For example, the construction of the pump station was the first time that the contractor had used prefabricated construction elements – following the principles of design for manufacture and assembly (DfMA) – on a project. Using prefabrication in the roof structure reduced the amount of steel used by 190t, saving a total cost of QAR 2,500,000.

“The prioritisation of environmental and sustainability management helped the project not only achieve CEEQUAL certification, but also produced value far beyond its immediate benefits,” says Dila Ersenkal, our Middle East unit sustainability and social outcomes lead.

For example, the durability of the materials and the selection of equipment with low maintenance requirements and a long design life will provide long term value for Qatar. Meanwhile, the selection of local goods and service providers adds economic benefits while promoting sustainable consumption and production.


Musaimeer Pumping Station and Outfall Tunnel


Doha, Qatar


Ashghal, the Public Works Authority of Qatar


Design review, construction and programme management


rainwater catchment area around the capital city


outfall tunnel running 15m below the seabed

The project team used all possible techniques to accelerate the construction programme.

Khalid Al-Khayareen, manager of the drainage-networks projects department, Qatar Public Works Authority

Adjusting the cutting speed of the TBM to cope with different ground conditions was one way that we successfully managed to recover time on the programme.

Gary Peach, MPSO project manager, Mott MacDonald

The prioritisation of environmental and sustainability management helped the project not only achieve CEEQUAL certification, but also produced value far beyond its immediate benefits.

Dila Ersenkal, sustainability and social outcomes lead, Mott MacDonald

“The project team used all possible techniques to accelerate the construction programme, such as extensive precast-element production and large-span, reinforced concrete precast beams used for both the pumping station and above-ground buildings,” says Khalid.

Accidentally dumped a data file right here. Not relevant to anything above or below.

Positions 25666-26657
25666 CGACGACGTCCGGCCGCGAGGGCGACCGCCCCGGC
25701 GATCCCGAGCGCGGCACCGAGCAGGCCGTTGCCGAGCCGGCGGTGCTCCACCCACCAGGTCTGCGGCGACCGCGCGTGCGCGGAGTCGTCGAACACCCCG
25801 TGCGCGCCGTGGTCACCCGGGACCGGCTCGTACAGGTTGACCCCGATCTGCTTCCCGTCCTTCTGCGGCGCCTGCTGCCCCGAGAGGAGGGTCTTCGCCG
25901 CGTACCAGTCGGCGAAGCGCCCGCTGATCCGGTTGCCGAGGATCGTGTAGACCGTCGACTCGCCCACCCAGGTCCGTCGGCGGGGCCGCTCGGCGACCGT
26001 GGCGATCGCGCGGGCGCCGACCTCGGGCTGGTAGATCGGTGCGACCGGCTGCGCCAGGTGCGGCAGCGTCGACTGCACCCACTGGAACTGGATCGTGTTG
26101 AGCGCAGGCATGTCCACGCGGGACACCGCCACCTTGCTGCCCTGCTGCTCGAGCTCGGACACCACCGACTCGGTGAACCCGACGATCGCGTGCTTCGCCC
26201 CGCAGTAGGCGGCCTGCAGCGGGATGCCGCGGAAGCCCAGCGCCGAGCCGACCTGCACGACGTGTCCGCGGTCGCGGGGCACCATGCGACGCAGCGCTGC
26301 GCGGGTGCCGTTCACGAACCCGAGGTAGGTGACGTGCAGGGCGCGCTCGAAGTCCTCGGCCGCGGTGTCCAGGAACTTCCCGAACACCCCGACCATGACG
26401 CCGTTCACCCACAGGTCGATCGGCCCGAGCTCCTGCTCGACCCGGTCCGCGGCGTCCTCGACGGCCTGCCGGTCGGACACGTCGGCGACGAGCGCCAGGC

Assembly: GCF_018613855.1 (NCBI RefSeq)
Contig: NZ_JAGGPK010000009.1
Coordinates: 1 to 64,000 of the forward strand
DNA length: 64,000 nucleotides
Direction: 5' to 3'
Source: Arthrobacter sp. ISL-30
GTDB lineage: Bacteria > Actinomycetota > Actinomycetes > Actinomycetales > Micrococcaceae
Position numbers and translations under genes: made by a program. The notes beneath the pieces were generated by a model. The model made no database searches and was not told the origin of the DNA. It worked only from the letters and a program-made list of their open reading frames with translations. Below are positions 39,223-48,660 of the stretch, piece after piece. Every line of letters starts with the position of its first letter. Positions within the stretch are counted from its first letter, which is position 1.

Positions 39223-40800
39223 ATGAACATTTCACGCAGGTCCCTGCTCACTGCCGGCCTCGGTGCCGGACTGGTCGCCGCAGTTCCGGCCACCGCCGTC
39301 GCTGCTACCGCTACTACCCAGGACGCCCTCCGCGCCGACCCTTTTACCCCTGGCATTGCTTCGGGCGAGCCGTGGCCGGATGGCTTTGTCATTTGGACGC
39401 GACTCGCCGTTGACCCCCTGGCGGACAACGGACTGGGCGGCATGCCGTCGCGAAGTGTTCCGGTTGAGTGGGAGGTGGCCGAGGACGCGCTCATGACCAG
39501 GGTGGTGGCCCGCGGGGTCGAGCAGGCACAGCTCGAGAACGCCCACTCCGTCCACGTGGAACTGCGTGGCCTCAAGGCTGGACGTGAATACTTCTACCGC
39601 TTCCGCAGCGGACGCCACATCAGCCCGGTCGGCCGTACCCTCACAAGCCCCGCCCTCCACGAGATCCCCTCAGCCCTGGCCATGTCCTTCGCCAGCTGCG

Part of the legacy of the project is that more than 100 Mott MacDonald and Ashghal staff have been trained, and continue to be trained, in the use of the latest BIM management tools, such as the international construction operations building information exchange standard, known as COBie.

Our tunnelling knowledge meant the outfall tunnel was completed 58 days early

Project successes

  • The critical portion (outfall tunnel) was completed on budget and ahead of schedule.

  • 9.4M hours were worked with no lost-time injuries to date.

  • The population is protected from flood damage and urban development can be carried out at lower cost without the need for expensive foundation works.

  • The project received environmental awards including the Ashghal Green Award in 2020 and the 2022 CEEQUAL (Very Good) standard.

  • Adopting a sustainability strategy and measures in line with the CEEQUAL standard reduced whole-life carbon emissions by 31%, or approximately 9,500,000kg of CO2.

  • In 2020, 2021 and 2022, the project received gold awards from the Royal Society for the Prevention of Accidents.

  • In 2022, the project received further industry-excellence awards from the Institution of Civil Engineers (ICE) Qatar and the Middle East Economic Digest (MEED).


of excavated tunnel spoil was reused for reclamation